2. Assign students to study various ways people communicate via social media throughout the history of humanity; let them choose one area (e.g., instant messaging) and explain how it has evolved over time or compare different forms of communication (e.g., letter writing vs email). Then ask them to bring together information they found out about these topics into one big picture, this will create opportunities for authentic learning because it makes them think about concepts rather than memorizing facts and figures.
  3. If you are studying physics or chemistry ask participants to come up with examples of movement (e.g., walking), work (e.g., washing dishes) or heat (e.g., cooking). This will create opportunities for authentic learning because it makes participants come up with examples on their own rather than just memorizing facts and figures like in traditional classroom setting.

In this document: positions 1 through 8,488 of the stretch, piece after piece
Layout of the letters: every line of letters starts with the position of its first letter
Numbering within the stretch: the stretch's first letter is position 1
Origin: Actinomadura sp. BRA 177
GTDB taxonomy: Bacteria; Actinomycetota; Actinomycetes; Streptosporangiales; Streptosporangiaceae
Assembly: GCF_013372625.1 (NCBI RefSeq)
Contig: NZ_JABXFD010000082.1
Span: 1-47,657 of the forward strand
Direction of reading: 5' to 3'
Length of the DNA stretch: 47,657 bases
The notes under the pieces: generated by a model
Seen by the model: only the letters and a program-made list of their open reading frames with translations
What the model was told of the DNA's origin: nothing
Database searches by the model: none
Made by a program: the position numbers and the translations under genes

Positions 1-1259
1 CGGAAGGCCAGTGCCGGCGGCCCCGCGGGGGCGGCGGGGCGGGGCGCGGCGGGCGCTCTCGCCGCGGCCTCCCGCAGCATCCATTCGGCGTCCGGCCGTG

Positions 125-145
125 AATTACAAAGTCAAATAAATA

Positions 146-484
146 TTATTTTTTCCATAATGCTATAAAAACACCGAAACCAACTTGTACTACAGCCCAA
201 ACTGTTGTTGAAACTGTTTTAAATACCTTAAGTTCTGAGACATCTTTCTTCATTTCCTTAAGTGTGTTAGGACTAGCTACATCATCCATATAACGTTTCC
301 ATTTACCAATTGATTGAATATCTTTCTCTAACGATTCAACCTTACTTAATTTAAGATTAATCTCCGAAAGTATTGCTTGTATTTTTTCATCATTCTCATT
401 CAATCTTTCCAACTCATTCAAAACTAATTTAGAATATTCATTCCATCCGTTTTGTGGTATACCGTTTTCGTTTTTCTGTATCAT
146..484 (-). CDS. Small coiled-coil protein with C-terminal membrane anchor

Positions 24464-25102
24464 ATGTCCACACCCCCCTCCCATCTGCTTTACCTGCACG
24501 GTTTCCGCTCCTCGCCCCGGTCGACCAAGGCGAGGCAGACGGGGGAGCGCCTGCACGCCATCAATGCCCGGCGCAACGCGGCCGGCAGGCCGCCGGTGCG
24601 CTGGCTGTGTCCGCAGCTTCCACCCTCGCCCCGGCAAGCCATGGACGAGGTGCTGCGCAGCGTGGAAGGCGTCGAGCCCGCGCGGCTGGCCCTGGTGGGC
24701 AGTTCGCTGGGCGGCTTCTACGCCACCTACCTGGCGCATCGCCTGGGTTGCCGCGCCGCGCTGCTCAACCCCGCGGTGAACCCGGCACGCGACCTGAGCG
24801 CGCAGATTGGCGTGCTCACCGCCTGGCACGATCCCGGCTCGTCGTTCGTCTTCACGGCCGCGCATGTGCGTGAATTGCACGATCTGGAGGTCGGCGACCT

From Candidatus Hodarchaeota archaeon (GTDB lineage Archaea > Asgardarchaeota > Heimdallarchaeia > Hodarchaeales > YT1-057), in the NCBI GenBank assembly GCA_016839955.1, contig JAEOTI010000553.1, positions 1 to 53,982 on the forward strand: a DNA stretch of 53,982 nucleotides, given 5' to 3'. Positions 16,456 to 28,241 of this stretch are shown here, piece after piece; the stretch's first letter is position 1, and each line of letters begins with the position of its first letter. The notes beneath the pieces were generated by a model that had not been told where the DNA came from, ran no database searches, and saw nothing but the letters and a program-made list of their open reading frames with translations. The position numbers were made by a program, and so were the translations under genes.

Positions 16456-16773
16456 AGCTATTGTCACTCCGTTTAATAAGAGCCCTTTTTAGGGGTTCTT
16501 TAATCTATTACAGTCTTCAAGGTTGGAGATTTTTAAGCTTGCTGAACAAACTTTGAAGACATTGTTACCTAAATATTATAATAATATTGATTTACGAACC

Advantages and Disadvantages of concept-based learning:

Advantages:

Active learning

Participants are asked to come up with their own examples for concepts they study rather than passively listening to somebody else’s explanations) and share them in a group discussion.

This makes students more active and engaged during the lesson because it helps them use what they already know about a particular subject, which improves retention of learned material.

Independent learning

Students become independent learners and develop deeper understanding of what they study because it gives them an opportunity to come up with examples on their own rather than just memorizing facts and figures as is often required in traditional classroom setting where all participants listen to one instructor who provides explanations for every question raised by the class as a whole.